It was probably the shakiest 4 minutes and 23 seconds the Texas power grid ever felt.
During the frigid early morning hours of Feb. 15, as snow fell across Texas, cascading failures at power plants across the state led to power being cut to millions of Texans.
Texas’ grid operator, the Electric Reliability Council of Texas, later revealed that the February freeze, which killed hundreds of Texans, could have been a lot worse. The grid was just minutes from a complete collapse.
Had the grid totally shut down, ERCOT would have begun a process known as a “black start,” which calls for activating several strategically placed and independently powered electricity production units at 13 power plants across Texas.
Those units are the first step in restoring full operations to Texas’ power grid — and as such they are supposed to be the grid’s most reliable. Texans pay these power companies and electric utilities millions of dollars each year to ensure that those units are the electrical source of last resort in the face of a statewide blackout.
Each unit is supposed to be able to fire up independently of any outside power source. In a black start event, they would be used to jump-start neighboring power plants to begin repowering the grid in a process that could take several hours or several weeks, depending on the circumstances.
But during the February freeze, many of these plants proved themselves to be no more reliable than any of the hundreds of power plants that shut down. At nearly half of the power plants contracted to be the most reliable — six out of 13 — black start units failed during the February freeze.
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In Fort Bend County, a relatively small natural gas unit at NRG’s sprawling WA Parish Generating Station shut down during the tensest moments that freezing February morning when the grid nearly failed. Texans are on the hook to pay NRG more than $1.5 million over two years for this unit to be operational to jump-start the grid. But had the grid collapsed at that moment, this unit would not have been available to help restart operations.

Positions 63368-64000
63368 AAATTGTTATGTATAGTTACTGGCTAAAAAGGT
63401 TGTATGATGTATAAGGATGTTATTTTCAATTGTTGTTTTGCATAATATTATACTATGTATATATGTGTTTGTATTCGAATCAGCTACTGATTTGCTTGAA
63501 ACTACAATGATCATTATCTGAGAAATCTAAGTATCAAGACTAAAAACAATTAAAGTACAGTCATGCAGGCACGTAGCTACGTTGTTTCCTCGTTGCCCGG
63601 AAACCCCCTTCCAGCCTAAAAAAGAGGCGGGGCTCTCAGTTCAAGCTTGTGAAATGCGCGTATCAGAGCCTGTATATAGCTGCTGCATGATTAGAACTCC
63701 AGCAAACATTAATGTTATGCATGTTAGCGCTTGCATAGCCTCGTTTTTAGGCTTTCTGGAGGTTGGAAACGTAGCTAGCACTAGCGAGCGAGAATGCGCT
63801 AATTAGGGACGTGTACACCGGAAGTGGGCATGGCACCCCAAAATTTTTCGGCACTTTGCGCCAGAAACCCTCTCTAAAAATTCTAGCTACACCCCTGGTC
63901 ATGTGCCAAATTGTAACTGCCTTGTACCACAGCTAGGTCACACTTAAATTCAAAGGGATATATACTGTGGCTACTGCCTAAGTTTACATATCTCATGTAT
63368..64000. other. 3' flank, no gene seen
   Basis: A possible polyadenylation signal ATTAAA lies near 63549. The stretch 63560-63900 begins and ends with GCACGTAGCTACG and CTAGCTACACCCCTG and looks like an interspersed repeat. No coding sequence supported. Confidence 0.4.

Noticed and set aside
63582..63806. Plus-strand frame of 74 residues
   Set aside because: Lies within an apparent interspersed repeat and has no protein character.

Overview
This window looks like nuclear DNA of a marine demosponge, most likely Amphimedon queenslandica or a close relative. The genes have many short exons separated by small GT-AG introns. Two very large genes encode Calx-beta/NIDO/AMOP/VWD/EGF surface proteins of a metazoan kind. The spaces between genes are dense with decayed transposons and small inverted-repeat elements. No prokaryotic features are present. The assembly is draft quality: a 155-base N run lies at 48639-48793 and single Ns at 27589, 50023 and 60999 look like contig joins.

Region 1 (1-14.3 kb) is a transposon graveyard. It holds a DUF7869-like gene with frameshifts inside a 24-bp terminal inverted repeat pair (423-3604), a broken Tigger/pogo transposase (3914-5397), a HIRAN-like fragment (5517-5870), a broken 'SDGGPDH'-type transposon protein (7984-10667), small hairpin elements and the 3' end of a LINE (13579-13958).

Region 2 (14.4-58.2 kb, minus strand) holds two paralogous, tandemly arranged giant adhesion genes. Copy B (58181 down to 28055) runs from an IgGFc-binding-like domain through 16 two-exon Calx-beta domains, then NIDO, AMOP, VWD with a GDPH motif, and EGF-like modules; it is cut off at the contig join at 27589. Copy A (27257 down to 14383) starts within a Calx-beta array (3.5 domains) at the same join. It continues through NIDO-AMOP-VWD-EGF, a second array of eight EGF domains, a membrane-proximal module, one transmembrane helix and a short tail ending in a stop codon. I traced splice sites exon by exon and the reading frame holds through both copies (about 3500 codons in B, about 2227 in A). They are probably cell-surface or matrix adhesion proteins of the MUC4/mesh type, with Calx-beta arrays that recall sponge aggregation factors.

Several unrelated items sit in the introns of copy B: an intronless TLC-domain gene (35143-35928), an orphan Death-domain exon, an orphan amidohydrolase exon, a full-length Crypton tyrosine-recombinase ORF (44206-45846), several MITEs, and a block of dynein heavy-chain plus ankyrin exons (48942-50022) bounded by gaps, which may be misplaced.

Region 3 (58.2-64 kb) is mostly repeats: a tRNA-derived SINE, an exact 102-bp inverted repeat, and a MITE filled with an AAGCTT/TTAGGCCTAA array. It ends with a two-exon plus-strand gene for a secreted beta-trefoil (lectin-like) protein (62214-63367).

At nearly the same time in Bexar County, multiple units at CPS Energy’s Braunig Power Station were out, including a 48-megawatt natural gas unit Texans pay $1 million to jump-start the grid after a blackout.
Across Texas, a number of black start units went down during the crisis. An American-Statesman investigation based on contracts obtained from ERCOT through the Texas Public Information Act, an analysis of power outage records and on accounts from power providers found that nearly half of the power plants contracted to be the most reliable had black start units fail during the February freeze.
ERCOT and power providers counter that many of their fail-safe units remained operational during the freeze.
At Austin Energy’s Decker Creek Power Station, for instance, a black start unit Texans are set to pay $788,000 for participating in the program had a forced outage for about 13 hours on Feb. 18. But other units at the site remained active and ready to step in if called upon for a black start, according to the utility.
“We were only four or five minutes away from needing them to be able to perform, and the fact that they weren’t able to perform had we needed them strikes me literally as cold comfort,” said Alison Silverstein, an independent consultant and former adviser for the Public Utility Commission and the Federal Energy Regulatory Commission.
To maintain such a program, ERCOT holds these power plants to the highest standards. They are regularly tested. They meet more stringent standards for redundancy. Some have backup fuel supplies on site. For staying on-call 24 hours a day in case of a catastrophe, private companies such as NRG as well as such municipal utilities as Austin Energy and Denton Municipal Electric are paid hundreds of thousands of dollars a year.